One of the most beneficial aspects of starting an online program at Purdue is that the class materials are posted in advance. As each class was beginning and ending I would prepare by reading the syllabus and class schedule for the upcoming class. Most professors also post weekly videos that detail what students should understand from their readings and classwork. The textbook list was sent at the beginning of the semester so it’s best to order well in advance in case of any shipping delays for those ordering online.
Preparing For Graduate Coursework
After receiving the book it’s important to get familiar with the schedule and the chapters. As you’re preparing to begin a new class many professors have you post a paragraph about yourself, what you’ve enjoyed in the program, what you are excited to learn in the proposed class, and how you can better understand the material. I suggest reading through these posts, as they help you relate to your classmates as well as find new ways that you can understand the materials and coursework.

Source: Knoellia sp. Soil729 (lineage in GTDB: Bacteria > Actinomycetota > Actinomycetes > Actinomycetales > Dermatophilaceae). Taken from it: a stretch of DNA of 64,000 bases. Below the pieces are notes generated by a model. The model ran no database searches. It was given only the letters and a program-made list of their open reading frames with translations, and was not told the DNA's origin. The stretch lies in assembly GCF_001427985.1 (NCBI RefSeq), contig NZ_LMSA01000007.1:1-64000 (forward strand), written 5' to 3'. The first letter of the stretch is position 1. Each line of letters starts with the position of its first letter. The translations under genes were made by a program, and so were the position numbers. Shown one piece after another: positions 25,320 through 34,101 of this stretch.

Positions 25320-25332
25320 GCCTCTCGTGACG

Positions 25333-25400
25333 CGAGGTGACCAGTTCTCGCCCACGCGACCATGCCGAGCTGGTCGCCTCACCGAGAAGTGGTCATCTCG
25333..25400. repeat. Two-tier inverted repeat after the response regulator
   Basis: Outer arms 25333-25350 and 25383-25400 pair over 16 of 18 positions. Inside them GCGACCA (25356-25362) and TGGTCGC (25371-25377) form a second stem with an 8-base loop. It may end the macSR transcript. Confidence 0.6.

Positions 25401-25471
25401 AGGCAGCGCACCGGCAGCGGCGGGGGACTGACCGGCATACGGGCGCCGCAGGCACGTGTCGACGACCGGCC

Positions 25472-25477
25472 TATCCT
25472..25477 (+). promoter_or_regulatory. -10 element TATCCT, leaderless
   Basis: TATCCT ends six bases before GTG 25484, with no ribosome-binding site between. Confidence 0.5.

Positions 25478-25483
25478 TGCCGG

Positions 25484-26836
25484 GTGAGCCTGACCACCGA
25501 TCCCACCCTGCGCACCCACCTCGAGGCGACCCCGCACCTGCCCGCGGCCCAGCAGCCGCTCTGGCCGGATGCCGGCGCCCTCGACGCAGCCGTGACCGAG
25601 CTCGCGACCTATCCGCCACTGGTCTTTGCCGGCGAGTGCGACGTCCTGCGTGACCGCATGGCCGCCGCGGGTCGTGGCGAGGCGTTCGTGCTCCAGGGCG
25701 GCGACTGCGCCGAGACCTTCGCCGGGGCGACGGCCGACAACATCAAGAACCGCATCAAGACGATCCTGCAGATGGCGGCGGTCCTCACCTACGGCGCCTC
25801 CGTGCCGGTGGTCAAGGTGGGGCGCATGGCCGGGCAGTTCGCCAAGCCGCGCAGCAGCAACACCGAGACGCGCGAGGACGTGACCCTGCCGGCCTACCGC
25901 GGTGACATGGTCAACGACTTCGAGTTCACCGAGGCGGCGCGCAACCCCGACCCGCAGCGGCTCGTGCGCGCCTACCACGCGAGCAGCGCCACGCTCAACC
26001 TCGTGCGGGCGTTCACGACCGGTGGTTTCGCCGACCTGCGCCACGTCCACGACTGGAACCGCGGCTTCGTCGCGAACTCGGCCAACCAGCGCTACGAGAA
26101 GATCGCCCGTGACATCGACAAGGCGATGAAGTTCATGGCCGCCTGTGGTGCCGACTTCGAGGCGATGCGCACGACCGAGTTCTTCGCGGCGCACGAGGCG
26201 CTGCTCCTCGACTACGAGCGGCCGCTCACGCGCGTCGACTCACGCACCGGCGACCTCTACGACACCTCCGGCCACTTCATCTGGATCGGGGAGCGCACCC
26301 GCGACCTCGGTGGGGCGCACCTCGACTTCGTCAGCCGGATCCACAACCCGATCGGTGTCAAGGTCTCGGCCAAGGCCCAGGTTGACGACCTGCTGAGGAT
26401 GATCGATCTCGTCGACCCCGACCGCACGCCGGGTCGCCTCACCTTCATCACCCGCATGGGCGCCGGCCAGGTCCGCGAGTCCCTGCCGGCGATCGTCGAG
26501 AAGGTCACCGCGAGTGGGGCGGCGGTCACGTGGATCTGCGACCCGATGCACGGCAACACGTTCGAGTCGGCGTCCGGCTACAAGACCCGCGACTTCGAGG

As a master’s student at Purdue we are bringing in previous experiences and relating them to our new learning environment online. It’s important to use what you know and develop that into more thorough discussion posts. You will learn from your classmates and their discussion posts and familiarize yourself with a different outlook on the same readings.
Prepare yourself the most by reading the class materials and adjusting to deadlines. This also helps with time management and giving you enough time to understand the coursework before the assignments are due. Good luck in your future classes!
McKenzy Olson is a student in Purdue’s online Master of Science in Communication degree program. The program can be completed in just 20 months and covers numerous topics critical for advancement in the communication industry, including crisis communication, social media engagement, focus group planning and implementation, survey design and survey analysis, public relations theory, professional writing, and communication ethics.
*The views and opinions expressed are of the author and do not represent the Brian Lamb School of Communication.